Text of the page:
Deriving the investment multiplier - KEYNESIAN THEORY AND POLICY AT A GLANCE DERIVATION OF THE INVESTMENT MULTIPLIER The notion of an investment

Deriving the investment multiplier - KEYNESIAN THEORY...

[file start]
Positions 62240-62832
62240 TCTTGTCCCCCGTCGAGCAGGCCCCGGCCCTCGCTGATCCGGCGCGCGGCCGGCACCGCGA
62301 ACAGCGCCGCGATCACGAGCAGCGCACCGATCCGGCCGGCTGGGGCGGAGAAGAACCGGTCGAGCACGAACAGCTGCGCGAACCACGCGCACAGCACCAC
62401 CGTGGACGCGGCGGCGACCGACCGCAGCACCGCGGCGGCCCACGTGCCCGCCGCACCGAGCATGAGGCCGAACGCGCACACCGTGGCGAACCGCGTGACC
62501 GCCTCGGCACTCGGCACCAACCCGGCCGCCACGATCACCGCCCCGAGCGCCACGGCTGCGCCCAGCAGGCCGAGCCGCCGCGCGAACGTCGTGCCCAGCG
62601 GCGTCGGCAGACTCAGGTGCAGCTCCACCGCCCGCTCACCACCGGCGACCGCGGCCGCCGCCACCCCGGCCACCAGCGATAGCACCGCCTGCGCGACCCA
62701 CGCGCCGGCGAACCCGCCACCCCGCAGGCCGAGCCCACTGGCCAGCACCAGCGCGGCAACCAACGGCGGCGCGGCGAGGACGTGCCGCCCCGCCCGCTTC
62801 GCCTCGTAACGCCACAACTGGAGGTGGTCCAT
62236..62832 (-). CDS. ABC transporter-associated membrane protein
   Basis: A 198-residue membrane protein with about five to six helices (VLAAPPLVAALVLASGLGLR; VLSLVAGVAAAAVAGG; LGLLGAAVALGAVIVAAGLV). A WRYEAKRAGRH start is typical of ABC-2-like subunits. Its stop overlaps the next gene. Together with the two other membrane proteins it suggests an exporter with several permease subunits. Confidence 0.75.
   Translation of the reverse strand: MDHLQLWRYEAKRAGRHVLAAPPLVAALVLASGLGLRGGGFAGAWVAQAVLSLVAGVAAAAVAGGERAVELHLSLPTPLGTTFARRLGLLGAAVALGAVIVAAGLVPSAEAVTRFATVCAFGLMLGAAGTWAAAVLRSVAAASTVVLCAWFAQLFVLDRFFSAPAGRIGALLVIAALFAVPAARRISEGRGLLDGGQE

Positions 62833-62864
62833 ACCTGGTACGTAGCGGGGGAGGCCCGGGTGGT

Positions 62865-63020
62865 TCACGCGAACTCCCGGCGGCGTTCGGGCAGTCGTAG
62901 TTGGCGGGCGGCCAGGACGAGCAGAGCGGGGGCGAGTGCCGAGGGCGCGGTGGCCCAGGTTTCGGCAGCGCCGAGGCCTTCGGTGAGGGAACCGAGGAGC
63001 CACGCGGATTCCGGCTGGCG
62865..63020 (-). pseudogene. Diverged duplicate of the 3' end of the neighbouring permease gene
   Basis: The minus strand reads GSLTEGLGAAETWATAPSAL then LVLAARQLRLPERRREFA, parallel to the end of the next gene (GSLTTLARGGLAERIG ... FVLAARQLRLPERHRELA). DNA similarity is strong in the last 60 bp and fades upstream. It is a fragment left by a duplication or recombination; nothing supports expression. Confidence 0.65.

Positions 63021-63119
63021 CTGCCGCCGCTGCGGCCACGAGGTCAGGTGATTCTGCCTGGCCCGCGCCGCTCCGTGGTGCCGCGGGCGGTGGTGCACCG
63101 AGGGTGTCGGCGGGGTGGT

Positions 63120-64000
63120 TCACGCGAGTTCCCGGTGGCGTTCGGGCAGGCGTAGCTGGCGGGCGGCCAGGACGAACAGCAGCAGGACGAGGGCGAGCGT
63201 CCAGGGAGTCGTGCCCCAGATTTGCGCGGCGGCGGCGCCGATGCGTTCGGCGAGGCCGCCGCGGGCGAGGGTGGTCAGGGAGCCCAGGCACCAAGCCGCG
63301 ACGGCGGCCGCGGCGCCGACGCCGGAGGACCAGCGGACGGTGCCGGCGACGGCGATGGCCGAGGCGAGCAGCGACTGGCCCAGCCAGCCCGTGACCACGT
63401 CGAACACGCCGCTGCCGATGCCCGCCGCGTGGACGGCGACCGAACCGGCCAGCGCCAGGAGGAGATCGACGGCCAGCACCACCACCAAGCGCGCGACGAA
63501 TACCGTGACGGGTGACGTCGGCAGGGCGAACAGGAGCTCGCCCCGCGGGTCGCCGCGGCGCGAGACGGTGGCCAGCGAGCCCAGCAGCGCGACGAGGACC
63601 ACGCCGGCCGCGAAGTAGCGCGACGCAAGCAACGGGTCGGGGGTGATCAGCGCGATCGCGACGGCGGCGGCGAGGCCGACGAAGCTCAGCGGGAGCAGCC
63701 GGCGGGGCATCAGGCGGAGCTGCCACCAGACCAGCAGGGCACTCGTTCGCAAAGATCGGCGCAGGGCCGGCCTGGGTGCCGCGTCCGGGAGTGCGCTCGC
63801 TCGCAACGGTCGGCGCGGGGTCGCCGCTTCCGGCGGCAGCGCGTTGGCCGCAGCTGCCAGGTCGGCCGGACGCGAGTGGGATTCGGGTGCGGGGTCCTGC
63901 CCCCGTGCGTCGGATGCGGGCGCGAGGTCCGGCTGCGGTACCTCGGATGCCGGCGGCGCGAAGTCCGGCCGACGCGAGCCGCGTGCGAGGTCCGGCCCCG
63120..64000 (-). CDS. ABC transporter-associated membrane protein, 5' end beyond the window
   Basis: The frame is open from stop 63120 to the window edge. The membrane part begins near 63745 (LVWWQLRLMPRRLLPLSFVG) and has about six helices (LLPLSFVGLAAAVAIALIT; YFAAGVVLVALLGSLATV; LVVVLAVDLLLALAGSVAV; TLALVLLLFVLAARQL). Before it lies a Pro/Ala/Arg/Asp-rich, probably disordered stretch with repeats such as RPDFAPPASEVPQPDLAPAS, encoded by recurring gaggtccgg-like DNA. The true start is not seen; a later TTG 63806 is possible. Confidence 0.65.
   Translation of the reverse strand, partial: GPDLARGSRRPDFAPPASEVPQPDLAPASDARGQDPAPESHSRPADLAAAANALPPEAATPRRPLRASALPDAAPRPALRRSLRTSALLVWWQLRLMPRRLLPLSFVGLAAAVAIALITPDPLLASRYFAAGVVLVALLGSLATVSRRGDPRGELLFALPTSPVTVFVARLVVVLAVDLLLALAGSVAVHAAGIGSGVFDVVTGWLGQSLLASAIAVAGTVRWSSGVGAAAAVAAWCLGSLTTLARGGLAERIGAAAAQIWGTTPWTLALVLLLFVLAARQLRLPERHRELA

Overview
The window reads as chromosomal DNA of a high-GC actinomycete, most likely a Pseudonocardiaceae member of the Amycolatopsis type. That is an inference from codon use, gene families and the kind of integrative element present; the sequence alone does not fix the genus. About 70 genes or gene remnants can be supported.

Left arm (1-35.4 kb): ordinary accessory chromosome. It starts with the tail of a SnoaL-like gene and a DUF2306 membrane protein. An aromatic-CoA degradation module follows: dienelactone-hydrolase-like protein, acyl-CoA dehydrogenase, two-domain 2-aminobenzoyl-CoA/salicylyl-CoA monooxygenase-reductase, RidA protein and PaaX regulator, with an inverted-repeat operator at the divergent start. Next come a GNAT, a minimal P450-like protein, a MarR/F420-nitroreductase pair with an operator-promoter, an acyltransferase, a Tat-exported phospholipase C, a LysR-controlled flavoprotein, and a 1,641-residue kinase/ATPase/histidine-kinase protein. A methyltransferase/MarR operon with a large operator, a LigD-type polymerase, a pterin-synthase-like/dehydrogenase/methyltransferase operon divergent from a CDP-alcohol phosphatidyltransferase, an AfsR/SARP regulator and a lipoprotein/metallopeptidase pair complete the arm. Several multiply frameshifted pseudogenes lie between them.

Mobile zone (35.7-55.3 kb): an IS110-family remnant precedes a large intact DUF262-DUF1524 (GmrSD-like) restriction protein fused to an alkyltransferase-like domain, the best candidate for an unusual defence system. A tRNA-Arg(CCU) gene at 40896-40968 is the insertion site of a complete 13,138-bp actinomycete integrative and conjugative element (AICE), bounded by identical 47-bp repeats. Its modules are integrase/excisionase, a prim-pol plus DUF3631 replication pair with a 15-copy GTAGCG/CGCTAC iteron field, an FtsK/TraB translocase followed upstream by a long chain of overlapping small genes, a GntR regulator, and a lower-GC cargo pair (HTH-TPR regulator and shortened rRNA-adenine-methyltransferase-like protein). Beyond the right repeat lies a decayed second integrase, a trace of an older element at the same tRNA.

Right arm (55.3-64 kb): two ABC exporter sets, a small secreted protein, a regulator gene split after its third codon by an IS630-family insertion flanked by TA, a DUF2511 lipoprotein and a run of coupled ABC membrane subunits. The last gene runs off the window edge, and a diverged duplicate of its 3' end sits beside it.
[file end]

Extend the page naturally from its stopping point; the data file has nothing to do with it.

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KEYNESIAN THEORY AND POLICY AT A GLANCE DERIVATION OF THE INVESTMENT MULTIPLIER The notion of an investment multiplier is most relevant when (1) the economy is functioning somewhere below its full-employment level and (2) market forces, which normally impinge on prices, wages and the interest rate, are (for some reason) not working. In these circumstances, a (Keynesian) macroeconomic equilibrium (one involving a substantial amount of economywide unemployment) is achieved through changes in the levels of spending and income. When the level of investment increases by some amount, Ä I, the equilibrium level of income will increase by some multiple amount, Ä Y. The ratio of Ä Y to Ä I is called the investment multiplier. It can be derived, as follows, from the equilibrium condition (Y = C + I + G) together with the consumption equation (C = a + bY). 1. Y = C + I + G where C = a + bY 2. Y = a + bY + I + G 3. Y + Ä Y = a + b(Y + Ä Y) + I + Ä I + G 4. Y + Ä Y = a + bY + b Ä Y + I + Ä I + G 5. Y = a + bY + I + G _________________________________________ 6. Ä Y = b Ä Y + Ä I 7. Ä Y - b Ä Y = Ä I 8. (1 - b) Ä Y = Ä I 9. Ä Y = Ä I or 10.

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